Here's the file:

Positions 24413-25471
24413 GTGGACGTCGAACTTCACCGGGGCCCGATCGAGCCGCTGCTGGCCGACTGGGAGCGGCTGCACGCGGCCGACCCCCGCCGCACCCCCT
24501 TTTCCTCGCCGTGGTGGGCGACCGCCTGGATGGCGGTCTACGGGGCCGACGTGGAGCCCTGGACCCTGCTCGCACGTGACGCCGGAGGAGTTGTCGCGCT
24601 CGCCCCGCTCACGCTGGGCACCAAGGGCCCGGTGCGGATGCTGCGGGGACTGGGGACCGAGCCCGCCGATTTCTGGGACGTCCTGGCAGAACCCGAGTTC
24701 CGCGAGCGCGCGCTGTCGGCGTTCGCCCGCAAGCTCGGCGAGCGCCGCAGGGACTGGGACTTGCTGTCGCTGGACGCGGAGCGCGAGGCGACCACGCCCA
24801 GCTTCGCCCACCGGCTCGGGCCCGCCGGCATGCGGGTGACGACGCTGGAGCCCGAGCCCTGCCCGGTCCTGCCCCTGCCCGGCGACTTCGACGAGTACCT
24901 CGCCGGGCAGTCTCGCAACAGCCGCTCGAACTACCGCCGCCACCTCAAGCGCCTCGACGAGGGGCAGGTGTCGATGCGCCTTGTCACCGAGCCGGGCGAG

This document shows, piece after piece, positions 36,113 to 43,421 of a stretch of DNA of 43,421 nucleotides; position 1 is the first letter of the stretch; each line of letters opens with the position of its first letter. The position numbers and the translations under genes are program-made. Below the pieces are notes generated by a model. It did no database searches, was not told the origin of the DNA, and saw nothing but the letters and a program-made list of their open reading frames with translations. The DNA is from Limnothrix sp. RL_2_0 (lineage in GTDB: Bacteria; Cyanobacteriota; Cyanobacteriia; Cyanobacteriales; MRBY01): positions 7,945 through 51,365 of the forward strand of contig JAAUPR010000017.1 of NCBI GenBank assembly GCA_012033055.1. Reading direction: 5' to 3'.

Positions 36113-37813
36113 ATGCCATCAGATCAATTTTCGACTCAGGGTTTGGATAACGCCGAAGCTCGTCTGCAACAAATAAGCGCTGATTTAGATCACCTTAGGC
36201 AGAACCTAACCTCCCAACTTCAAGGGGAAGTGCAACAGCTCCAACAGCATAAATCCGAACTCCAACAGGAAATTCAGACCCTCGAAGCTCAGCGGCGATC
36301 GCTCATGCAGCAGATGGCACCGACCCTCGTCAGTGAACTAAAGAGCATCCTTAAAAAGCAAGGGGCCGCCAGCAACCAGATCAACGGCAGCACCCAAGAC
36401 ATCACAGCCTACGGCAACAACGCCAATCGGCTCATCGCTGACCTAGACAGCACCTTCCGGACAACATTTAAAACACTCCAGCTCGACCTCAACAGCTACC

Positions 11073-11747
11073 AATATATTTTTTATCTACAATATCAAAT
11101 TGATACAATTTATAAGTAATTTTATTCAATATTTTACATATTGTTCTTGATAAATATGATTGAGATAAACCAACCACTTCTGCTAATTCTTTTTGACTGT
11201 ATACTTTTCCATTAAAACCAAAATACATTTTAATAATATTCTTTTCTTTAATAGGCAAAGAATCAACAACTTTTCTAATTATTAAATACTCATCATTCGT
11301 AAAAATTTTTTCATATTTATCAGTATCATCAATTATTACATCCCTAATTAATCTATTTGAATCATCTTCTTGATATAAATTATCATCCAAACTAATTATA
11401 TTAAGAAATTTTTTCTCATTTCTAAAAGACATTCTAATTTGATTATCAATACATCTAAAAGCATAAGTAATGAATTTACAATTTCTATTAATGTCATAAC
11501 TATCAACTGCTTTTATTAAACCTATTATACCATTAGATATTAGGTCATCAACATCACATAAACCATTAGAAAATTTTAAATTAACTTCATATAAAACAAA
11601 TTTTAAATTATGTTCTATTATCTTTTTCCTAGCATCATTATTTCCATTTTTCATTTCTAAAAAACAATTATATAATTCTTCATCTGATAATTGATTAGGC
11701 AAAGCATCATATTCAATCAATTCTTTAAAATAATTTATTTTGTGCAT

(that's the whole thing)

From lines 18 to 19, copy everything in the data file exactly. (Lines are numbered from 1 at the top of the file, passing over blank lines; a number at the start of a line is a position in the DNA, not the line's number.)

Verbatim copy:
11301 AAAAATTTTTTCATATTTATCAGTATCATCAATTATTACATCCCTAATTAATCTATTTGAATCATCTTCTTGATATAAATTATCATCCAAACTAATTATA
11401 TTAAGAAATTTTTTCTCATTTCTAAAAGACATTCTAATTTGATTATCAATACATCTAAAAGCATAAGTAATGAATTTACAATTTCTATTAATGTCATAAC